Anyway, we’ve got a good idea of what most of the roster looks like right now.  In all likelihood, the Seahawks already have at least 39 of 53 players on their roster right now, and possibly as many as 49 of 53, depending on how the pre-season shakes out.  Let me run a quick list of my thoughts on the roster right now.  Guys listed I feel are locks, guys in parentheses () are potential roster guys, and if he’s not on the list, he’s a longshot in my eyes:

  • Russell Wilson – QB
  • Thomas Rawls – RB
  • Christine Michael – RB
  • Doug Baldwin – WR
  • Jermaine Kearse – WR
  • Tyler Lockett – WR
  • Paul Richardson – WR
  • (Kevin Smith – WR)
  • (Kasen Williams – WR)
  • Jimmy Graham – TE
  • Luke Willson – TE
  • (Cooper Helfet – TE)
  • Garry Gilliam – LT
  • Justin Britt – LG
  • Patrick Lewis – C
  • Mark Glowinski – RG
  • J’Marcus Webb – RT
  • (Kristjan Sokoli – C)
  • (Drew Nowak – C)
  • (Terry Poole – T)
  • (Bradley Sowell – T)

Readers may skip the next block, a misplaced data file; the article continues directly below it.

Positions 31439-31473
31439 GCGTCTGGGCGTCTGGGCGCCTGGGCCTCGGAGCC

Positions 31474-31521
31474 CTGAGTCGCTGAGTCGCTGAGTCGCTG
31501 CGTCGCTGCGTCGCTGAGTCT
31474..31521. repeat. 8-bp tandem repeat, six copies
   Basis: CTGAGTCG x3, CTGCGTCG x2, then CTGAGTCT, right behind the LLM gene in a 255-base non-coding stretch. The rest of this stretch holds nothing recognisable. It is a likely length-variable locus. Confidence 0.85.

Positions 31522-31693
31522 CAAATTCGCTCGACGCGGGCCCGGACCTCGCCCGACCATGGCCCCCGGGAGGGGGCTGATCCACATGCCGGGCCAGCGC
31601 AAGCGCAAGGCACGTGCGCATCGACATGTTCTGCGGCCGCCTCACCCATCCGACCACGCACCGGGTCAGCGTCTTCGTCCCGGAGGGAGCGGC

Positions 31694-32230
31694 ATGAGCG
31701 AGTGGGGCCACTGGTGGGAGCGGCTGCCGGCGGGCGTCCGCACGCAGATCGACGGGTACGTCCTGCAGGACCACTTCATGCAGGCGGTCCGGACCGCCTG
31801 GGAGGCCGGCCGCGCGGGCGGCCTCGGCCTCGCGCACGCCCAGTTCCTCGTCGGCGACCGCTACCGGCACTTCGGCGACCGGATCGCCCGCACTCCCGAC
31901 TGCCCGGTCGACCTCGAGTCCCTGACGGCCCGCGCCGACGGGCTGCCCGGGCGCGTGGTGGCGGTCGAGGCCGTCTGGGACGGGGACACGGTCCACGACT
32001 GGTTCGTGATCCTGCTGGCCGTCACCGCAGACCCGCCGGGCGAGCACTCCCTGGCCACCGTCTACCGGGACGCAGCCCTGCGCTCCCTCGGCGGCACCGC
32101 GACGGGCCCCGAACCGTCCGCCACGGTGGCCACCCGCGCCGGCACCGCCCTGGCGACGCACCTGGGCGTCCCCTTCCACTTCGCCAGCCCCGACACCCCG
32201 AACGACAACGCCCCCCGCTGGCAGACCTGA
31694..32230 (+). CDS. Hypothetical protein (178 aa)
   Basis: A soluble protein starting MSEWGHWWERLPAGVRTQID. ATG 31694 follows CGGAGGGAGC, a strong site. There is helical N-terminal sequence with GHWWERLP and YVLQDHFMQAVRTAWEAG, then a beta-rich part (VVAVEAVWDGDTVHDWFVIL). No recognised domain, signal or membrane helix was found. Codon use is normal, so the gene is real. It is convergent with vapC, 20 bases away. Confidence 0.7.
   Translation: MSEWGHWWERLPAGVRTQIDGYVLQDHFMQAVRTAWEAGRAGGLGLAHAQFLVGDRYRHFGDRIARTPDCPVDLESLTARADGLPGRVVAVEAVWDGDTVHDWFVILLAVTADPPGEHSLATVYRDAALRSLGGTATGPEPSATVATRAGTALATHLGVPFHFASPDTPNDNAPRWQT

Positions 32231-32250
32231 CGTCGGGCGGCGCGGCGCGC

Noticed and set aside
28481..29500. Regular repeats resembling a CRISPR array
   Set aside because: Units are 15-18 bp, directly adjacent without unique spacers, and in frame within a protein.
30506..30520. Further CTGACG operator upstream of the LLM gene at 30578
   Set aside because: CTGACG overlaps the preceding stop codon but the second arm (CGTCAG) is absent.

I ranked these guys in order (by position), so I think it’s more likely Kevin Smith makes it over Kasen Williams, but neither is a sure thing.  I think Helfet is here for insurance, but it wouldn’t shock me for the team to draft another tight end, or sign a guy off the free agent scrap heap who’s a quality blocker.  I think the team likely keeps one of Sokoli/Nowak and one of Poole/Sowell, depending on who looks best in the pre-season.  Anyway, that’s the offense.  I think we have a minimum of 16 offensive players already under contract, with the potential (though unlikely) of up to 21 players.  The Seahawks will need around 24-25 offensive players by the time the regular season starts.

  • Cliff Avril – DE
  • Michael Bennett – DE
  • Frank Clark – DE
  • Cassius Marsh – DE
  • (Chris Clemons – DE)
  • Ahtyba Rubin – DT
  • Sealver Siliga – DT
  • Jordan Hill – DT
  • (A.J. Francis – DT)
  • Bobby Wagner – LB
  • K.J. Wright – LB
  • Mike Morgan – LB
  • Brock Coyle – LB
  • Kevin Pierre-Lewis – LB
  • (Eric Pinkins – LB)
  • Richard Sherman – CB
  • Jeremy Lane – CB
  • DeShawn Shead – CB
  • Tharold Simon – CB
  • (Tye Smith – CB)
  • (Marcus Burley – CB)
  • Earl Thomas – S
  • Kam Chancellor – S
  • Kelcie McCray – S
  • Steven Terrell – S